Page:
Like I’d mentioned in the first newsletter, there’s something special happening in Calgary hardcore right now. The Wild Rose Hardcore festival may have been canceled this year due to the COVID-19 pandemic, but the bands themselves haven’t pressed pause, instead having delivered a series of top tier wreckers on the regular since the spring. Think the blunt force grooves (and occasional trance interlude) of 壕Trench’s Blossom, or the jagged, dissonant noise metal of Serration’s Shrine of Consciousness.
Having dropped digitally at the tail end of September, World of Pleasure’s self-titled three-song demo, while brief, is Wild Rose hardcore’s latest devastator. The duo of Jess Nyx (Mortality Rate) and Colter (Serration) come together to deliver a mix of detuned, deathcore-drilling riffs and especially nasty breakdowns, all the while violently waxing on their vegan straight edge perspective. It gets heated, with Jess calling for animal rights and railing against top-of-the-food-chain complacency with a furious, determined passion (“I chose the path of rage and revenge: vegan straight edge”).
Jess answered a few questions from Gut Feeling over e-mail, getting into how World of Pleasure got off the ground, and how a 93-year-old cartoon rabbit is helping pave the way for the modern wave of vegan straight edge hardcore.
Being that you’re both actively playing in other bands at the moment, what did you set out to achieve together as World of Pleasure that you arguably couldn’t with Mortality Rate and Serration?
We both wanted to write militant vegan straight edge songs but can’t do that with either Mortality Rate or Serration, and wanted to do something different than our HM2 / metalcore bands that we are currently in.
How were either of you introduced to veganism and animal rights, and how much of a role did music play in shaping those views?
We were both introduced to veganism through friends that we made in the hardcore scene. I feel that those friendships had a big impact on us and our choice to be vegan, but neither of us were influenced by specific bands.
Veganism isn’t as abstract a concept to the North American mainstream as it had been 30 years ago when vegan straight edge bands like Raid and Earth Crisis first started up. We’re at the point now where major chain restaurants offer meat alternatives on their menus; meat-eaters are comfortably sliding Meatless Mondays into their meal plans, potentially steering themselves closer towards an animal cruelty-free lifestyle. Despite that societal shift, what is the importance of presenting an uncompromising vegan perspective through World of Pleasure?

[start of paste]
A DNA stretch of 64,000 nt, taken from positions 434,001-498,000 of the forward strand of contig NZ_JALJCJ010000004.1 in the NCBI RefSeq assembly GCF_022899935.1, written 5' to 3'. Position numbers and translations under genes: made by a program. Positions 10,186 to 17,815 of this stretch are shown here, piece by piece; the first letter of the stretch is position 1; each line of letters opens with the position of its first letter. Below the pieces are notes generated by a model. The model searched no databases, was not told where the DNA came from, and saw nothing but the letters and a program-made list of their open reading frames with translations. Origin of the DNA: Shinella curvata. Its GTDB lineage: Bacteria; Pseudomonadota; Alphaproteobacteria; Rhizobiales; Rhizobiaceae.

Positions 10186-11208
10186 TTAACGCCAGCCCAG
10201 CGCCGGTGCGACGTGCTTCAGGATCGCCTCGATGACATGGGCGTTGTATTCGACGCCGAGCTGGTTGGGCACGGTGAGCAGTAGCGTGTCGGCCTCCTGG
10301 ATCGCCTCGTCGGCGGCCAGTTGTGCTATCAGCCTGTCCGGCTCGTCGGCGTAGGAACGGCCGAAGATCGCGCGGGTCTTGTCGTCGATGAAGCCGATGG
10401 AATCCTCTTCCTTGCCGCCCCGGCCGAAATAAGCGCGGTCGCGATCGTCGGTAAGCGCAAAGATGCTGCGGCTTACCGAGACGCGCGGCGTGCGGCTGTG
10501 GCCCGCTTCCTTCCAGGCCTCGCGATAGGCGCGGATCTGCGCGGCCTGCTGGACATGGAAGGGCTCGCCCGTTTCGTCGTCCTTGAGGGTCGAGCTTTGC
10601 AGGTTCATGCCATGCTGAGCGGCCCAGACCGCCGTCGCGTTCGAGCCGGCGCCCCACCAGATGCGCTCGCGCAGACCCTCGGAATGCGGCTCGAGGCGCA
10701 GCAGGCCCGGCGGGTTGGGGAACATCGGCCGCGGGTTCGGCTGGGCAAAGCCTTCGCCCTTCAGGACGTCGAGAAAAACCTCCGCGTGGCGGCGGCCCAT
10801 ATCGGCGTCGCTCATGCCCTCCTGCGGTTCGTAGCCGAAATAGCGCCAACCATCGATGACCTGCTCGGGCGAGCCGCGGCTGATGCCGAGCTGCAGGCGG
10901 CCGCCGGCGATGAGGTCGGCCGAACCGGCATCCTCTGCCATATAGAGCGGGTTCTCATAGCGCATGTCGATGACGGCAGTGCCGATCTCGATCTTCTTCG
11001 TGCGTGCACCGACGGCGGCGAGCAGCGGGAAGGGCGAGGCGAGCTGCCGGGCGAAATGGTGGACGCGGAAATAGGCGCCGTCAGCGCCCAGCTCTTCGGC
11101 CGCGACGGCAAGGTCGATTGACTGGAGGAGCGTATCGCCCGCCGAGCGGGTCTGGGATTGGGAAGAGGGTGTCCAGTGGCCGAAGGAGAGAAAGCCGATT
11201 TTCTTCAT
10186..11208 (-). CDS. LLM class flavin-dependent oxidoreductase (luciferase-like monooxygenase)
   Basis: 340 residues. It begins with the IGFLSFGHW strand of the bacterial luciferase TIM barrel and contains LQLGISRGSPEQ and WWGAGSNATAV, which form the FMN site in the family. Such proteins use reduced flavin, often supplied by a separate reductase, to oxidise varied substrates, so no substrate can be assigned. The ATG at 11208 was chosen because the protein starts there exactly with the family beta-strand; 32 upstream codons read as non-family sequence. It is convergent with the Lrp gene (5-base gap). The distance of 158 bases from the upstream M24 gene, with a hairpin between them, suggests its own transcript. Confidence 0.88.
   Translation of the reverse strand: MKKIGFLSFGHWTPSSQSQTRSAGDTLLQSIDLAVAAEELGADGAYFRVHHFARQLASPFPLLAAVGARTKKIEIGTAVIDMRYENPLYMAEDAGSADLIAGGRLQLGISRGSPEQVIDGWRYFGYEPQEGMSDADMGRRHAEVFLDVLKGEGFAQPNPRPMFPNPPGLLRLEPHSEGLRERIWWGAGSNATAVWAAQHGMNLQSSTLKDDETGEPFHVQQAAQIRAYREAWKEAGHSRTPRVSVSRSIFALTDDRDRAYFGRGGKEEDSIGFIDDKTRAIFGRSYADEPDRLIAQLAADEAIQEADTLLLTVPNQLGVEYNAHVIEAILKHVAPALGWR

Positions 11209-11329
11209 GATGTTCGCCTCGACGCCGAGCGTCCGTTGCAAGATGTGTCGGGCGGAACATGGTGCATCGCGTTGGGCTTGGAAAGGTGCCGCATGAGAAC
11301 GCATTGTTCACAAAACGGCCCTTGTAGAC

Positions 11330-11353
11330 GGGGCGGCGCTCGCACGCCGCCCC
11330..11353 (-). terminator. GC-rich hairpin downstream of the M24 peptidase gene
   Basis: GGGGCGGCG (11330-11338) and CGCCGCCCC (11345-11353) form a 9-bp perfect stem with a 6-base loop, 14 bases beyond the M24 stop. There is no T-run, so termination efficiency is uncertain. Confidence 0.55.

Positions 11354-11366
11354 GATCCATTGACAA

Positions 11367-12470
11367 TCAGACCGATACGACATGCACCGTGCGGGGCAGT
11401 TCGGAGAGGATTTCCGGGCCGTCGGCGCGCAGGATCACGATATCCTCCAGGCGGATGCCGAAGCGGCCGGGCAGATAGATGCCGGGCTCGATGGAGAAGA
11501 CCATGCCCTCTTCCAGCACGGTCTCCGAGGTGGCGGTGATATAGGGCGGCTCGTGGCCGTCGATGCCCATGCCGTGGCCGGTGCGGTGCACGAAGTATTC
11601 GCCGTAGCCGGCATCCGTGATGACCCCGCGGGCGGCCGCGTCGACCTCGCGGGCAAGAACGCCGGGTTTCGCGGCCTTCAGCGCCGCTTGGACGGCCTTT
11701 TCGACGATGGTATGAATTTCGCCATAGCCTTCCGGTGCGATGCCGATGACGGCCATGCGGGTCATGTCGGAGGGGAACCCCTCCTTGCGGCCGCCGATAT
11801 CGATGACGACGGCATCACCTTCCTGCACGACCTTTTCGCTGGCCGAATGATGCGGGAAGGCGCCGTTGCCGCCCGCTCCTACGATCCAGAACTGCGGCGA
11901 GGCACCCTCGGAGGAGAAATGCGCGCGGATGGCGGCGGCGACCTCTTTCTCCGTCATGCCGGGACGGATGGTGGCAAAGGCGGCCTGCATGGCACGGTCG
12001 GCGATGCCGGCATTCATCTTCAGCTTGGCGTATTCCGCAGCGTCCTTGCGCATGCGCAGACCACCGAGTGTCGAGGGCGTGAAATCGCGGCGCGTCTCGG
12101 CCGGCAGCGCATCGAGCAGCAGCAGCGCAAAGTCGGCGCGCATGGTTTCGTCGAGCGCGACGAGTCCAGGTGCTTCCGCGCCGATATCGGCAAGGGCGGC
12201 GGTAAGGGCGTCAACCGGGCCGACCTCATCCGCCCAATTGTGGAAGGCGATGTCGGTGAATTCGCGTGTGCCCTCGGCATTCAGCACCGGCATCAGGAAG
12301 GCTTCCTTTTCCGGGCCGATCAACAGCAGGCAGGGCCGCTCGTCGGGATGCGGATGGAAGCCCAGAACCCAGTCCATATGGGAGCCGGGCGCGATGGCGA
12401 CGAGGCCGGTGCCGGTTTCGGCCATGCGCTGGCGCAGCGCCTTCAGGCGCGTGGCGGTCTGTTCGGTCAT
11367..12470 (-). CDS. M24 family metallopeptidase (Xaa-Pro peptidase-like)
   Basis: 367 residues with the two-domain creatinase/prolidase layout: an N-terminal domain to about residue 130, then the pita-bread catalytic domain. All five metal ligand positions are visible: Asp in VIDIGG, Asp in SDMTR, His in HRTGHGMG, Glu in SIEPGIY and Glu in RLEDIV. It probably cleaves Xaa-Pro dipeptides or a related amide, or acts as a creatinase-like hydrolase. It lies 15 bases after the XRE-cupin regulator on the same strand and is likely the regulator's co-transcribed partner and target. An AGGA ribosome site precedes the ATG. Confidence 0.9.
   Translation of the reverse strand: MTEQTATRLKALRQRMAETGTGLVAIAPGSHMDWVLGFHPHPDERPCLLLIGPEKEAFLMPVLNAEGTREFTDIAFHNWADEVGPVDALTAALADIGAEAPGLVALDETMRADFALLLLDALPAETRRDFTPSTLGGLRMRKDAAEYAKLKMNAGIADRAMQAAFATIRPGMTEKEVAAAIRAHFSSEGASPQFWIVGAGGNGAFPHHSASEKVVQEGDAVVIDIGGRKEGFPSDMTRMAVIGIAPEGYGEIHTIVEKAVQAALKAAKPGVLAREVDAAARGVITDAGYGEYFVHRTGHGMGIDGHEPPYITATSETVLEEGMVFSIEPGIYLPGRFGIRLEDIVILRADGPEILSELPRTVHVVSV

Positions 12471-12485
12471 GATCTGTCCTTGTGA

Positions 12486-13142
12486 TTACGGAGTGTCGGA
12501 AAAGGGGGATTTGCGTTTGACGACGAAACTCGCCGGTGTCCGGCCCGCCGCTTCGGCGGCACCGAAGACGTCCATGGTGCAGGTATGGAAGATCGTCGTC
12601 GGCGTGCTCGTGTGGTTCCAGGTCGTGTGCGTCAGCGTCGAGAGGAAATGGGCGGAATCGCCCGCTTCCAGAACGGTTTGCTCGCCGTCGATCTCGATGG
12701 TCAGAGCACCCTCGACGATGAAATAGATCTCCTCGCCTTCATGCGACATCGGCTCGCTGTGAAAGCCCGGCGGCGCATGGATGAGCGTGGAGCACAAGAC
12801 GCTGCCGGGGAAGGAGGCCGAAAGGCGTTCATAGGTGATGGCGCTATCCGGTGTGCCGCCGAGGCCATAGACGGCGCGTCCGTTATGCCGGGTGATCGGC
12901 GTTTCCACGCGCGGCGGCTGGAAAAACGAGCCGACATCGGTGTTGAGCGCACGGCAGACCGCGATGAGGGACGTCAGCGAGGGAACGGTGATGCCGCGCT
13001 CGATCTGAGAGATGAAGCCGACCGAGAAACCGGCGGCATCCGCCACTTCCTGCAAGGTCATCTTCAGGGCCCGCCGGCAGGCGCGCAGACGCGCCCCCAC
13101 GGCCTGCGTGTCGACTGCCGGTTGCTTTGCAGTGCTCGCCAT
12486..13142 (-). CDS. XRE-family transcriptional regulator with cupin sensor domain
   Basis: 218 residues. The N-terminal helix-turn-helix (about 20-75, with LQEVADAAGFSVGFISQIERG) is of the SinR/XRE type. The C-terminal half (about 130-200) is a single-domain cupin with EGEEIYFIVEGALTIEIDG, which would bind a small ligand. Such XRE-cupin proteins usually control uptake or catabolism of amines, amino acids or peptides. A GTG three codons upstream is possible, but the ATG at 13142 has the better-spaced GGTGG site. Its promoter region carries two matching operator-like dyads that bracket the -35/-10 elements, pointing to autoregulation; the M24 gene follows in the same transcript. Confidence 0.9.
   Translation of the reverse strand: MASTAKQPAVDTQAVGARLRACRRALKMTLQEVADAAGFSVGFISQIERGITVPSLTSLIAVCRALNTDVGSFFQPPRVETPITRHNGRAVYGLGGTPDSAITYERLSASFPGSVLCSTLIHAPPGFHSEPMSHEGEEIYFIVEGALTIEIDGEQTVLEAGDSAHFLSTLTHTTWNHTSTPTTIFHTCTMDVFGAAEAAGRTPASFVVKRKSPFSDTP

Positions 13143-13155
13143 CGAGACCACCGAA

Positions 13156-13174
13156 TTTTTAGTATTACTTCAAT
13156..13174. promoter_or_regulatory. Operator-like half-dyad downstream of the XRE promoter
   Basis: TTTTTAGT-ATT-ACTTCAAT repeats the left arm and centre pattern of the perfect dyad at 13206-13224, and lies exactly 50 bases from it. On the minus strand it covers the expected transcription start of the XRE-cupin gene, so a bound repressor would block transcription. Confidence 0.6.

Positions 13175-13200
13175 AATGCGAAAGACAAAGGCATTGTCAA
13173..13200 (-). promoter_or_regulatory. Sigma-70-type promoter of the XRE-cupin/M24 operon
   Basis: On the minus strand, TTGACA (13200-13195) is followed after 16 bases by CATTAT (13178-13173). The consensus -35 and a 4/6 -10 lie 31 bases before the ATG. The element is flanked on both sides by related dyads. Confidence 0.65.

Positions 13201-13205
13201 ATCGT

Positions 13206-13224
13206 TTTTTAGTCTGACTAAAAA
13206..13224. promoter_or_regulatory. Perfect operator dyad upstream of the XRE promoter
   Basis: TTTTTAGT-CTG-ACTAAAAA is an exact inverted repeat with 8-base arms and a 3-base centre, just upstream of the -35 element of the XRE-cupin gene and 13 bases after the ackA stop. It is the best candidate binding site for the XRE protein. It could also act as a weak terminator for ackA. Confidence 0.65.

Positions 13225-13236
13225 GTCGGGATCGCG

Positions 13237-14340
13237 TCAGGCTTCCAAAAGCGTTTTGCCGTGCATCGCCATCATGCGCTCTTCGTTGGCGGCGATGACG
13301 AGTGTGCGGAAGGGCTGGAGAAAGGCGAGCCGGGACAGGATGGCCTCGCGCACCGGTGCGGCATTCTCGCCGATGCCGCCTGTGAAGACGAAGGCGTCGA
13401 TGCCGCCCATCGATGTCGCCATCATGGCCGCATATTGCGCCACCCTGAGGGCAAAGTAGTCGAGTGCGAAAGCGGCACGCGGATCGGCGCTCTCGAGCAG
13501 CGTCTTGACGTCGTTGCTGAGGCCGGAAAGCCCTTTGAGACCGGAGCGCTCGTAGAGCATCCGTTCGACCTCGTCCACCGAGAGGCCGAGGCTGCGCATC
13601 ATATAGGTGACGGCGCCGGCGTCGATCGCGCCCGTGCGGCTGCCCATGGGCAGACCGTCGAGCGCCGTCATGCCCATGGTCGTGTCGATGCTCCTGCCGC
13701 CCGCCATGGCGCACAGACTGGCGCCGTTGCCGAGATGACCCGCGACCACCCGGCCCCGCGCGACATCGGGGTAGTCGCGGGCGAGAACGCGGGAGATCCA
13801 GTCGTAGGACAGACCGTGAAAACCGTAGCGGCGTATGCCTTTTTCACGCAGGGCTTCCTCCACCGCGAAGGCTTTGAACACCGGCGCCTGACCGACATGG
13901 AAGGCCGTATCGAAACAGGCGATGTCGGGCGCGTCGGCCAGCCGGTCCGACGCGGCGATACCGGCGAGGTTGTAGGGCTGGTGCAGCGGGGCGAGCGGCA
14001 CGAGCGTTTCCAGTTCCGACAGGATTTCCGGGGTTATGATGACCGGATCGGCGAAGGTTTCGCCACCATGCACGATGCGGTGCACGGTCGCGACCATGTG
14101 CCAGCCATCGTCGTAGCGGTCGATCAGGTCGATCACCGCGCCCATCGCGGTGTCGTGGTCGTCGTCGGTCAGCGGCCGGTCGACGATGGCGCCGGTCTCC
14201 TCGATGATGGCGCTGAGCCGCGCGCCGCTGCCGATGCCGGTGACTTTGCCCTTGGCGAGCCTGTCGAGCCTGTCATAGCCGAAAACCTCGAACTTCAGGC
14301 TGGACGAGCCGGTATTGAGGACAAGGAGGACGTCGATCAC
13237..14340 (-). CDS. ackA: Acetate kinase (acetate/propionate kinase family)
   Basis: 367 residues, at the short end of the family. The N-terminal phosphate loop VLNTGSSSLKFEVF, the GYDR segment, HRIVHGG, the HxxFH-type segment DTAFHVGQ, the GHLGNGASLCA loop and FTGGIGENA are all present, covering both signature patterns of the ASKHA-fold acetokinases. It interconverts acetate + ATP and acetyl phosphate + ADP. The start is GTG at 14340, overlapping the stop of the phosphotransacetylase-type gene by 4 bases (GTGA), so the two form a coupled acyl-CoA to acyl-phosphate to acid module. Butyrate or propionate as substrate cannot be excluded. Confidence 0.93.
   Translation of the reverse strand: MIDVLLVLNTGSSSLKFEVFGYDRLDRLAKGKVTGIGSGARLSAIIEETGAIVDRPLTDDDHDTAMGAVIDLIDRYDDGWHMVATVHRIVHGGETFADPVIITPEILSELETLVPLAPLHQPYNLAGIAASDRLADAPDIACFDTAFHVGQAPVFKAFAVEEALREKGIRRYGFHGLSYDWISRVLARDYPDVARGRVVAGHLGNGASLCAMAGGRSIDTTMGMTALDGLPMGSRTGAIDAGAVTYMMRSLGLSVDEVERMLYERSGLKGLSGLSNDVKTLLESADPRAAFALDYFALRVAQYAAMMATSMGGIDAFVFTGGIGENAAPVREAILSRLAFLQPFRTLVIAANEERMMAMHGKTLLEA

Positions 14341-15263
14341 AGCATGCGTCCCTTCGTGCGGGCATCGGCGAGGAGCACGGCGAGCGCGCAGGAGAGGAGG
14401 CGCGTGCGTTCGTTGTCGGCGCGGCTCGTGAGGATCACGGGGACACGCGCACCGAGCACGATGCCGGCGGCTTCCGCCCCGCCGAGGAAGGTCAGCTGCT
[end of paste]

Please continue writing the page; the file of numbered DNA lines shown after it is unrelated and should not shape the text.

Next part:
Being vegetarian and doing Meatless Mondays is spineless and lacks effort in making a change. If you actually care about animal lives, there’s no sacrifice when it comes to being vegan. And I feel like unless that is thrown in people’s faces, they’re just going to ignore it and pat themselves on the back for not eating meat on Mondays, while still loading their plates with eggs and cheese, and getting a large latte with whole milk. There’s still harm being done, but people are given a gold star for tiptoeing around the edge of actually giving a shit.
The artwork for both the World of Pleasure demo tape and your band t-shirt prominently features the relatively obscure cartoon character Oswald, the Lucky Rabbit. How did you first find out about Oswald, and how does juxtaposing this cutesy animated rabbit against the band’s music fit in with the band’s overall aesthetic?
We got the name for the band from a Disney ride in California, and we figured that angry cute animals would be a good contrast against the music. The songs are also basically all about animals, so it would be nice to have them as our mascot. We also don’t really like when vegan bands only use dying animals as their art. I get why they do it, but I think that animals holding weapons and giving off the vibe of retaliation fits our mood better. We both knew about Oswald already and were just listing off animals to use as our first design, and landed on a bunny. We always wanted to go with an older style of cartoon art, so it was the perfect fit.
What’s next for World of Pleasure?
Probably never play a show because COVID :)
Mr. Dusty “I Don’t Want”
I somehow spaced on the existence of Mr. Dusty until just now, but recently caught a pair of previews of the group’s new 7-inch through their bassist Katayoon Y’s IG. “I Don’t Want” is a truly ruthless pound somewhat splitting the difference between the brute simplicity of Negative FX and the blown-out aesthetics of Youth Attack street punk, with a little back-end melody for good measure. Great stuff. Glad to get dusted.
The music on their Dust 2 Dust 7-inch was recorded in New York back in 2016, but Matt Berry’s razor-shredded vocals were recorded this past summer inside a parked car in Seattle. Katayoon’s a prolific video director (Narrowhead, Puzzlehead), and spliced this one together using video call footage with her bandmates, cube-gleaming retro visuals, and a shot of herself and her dog Rocky doing the conga at home in Vancouver.
You can order a copy of the record and subscribe to guitarist Will Anderson’s Association Update webzine over here.